If I were to put myself in your shoes I might see bnb~hiouchi as one of the following:
a fantastically remote bnb set under looming trees on a rocky river bank;
a cozy lodge-like operation that is a jumping off point for hikes among enormous redwoods;
a perfectly situated spot for salmon and steelhead fishing;
or maybe, that place with the hot tub under the trees where I get to soak as well as look into a crystal clear water.
It is all those places and more.
Spend hours, days and seasons on the deck or beach as we do and you will see pods of otters, king salmon jumping in the twilight, bear tracks and then the bears, kingfisher, blue heron, eagles and osprey. Live here and life ceases to be a vacation where one might chance upon one of these sights. Live here and you will see this stuff over and over and over and over.
Cappuccino? Not here. Foreign cinema? Nope. Delicatessen, museums, jazz bars, or wood-fired pizza? Not a chance. Not even a GAP or BevMo! True, the Sunday New York Times we get. On Wednesday.
What I used to consume at will in New Orleans, LA, or Berkeley, places I’ve lived and loved, just isn’t available. Yes, the trees are formidable but the man-made stuff is MIA. Like, totally.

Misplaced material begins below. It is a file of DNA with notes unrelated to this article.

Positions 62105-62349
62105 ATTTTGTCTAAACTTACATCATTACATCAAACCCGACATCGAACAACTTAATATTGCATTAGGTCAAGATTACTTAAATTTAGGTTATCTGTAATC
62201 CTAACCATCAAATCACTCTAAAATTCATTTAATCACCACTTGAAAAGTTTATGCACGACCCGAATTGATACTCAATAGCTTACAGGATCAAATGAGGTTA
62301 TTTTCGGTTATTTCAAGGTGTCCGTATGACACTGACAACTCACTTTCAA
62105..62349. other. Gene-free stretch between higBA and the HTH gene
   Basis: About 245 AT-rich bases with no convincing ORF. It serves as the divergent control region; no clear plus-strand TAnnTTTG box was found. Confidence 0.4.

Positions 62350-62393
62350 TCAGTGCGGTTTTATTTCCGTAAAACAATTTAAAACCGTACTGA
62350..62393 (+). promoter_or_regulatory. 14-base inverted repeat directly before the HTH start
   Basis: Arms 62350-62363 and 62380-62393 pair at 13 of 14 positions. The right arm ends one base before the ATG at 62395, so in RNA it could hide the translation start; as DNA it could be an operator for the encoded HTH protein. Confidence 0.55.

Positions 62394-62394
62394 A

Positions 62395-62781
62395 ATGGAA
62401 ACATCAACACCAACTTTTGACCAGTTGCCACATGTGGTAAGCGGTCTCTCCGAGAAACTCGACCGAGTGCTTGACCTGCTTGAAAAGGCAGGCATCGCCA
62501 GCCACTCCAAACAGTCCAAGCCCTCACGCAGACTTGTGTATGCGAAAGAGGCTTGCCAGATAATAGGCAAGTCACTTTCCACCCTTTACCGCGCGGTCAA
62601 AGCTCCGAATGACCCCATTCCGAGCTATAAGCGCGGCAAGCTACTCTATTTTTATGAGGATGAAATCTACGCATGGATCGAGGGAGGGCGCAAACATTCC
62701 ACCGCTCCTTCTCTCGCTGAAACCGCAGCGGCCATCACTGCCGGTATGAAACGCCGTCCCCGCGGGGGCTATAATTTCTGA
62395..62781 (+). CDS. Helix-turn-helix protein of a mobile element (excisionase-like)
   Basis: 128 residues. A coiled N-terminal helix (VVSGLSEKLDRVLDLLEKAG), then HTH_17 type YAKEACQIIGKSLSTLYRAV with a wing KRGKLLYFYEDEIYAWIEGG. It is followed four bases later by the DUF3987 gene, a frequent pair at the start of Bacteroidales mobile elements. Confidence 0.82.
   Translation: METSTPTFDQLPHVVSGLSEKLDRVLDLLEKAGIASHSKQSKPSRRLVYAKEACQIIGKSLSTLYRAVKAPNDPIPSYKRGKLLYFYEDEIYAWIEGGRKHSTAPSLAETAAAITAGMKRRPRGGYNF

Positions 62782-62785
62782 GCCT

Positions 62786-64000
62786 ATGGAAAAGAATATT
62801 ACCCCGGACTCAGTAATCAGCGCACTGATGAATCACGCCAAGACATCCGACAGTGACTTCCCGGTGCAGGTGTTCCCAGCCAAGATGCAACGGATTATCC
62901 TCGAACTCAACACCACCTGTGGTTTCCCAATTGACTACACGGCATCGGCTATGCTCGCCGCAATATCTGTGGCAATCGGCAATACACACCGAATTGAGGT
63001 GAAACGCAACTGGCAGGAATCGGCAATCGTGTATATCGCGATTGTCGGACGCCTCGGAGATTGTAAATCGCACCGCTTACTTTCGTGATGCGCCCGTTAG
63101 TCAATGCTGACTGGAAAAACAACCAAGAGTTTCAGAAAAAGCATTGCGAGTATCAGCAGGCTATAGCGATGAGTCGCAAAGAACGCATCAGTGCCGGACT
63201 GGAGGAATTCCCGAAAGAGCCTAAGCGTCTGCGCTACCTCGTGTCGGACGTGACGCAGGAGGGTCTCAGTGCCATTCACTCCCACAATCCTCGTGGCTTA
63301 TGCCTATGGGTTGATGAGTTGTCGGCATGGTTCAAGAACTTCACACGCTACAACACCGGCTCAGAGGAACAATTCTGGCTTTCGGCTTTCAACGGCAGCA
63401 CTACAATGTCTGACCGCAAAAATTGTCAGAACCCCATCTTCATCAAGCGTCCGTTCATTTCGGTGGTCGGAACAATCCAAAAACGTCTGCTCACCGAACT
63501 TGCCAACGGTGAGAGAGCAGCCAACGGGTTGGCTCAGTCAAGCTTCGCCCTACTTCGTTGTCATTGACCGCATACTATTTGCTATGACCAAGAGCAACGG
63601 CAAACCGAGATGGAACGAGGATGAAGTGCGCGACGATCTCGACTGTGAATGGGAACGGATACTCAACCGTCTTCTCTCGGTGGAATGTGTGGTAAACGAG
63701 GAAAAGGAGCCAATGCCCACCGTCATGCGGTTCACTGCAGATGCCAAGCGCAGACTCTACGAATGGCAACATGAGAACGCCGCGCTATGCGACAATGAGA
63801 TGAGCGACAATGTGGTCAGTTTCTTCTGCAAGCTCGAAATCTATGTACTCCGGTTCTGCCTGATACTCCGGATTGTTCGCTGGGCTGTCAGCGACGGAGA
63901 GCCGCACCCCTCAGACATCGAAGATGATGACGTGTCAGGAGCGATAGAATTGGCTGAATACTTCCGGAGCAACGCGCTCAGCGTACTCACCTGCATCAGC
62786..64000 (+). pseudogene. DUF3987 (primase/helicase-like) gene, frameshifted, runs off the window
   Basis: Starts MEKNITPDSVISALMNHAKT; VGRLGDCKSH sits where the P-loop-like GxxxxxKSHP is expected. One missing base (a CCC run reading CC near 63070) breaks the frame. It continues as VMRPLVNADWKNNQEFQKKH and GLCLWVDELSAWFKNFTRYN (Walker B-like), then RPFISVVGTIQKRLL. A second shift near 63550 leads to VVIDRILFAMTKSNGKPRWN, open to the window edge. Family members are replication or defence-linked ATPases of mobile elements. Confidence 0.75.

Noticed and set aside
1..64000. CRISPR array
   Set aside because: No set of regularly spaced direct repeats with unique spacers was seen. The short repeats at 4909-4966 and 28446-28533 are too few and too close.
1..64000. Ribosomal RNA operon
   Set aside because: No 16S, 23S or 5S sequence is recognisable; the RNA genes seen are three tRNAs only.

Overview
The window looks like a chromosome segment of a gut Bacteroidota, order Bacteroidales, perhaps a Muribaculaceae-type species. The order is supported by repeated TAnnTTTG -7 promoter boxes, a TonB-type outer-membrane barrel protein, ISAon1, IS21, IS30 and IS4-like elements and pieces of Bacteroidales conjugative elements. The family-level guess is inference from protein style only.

For me, therefore, guests play an important role. They drift in from places like Houston, Columbus, New York City, Portland, West LA and Chattanooga and shake off movie references, political viewpoints, and commentary of books and science like sand (unlike most rank-and-file residents I share a zip code with).
I’m not overly desperate for detail — the web does a good job of neutralizing distance — but sometimes it takes the informed jabberwocky of an aspiring playwright or academic or ER doc or venture capitalist to remind me there are still smart people in the world and that other fields besides innkeeping remain available to the average (or above average) Joe.
So welcome to bnb~hiouchi. Bring your career chops, your politics, your humor and your wit. It’s all welcome here.
And now, some recent contributors to the conversation . . .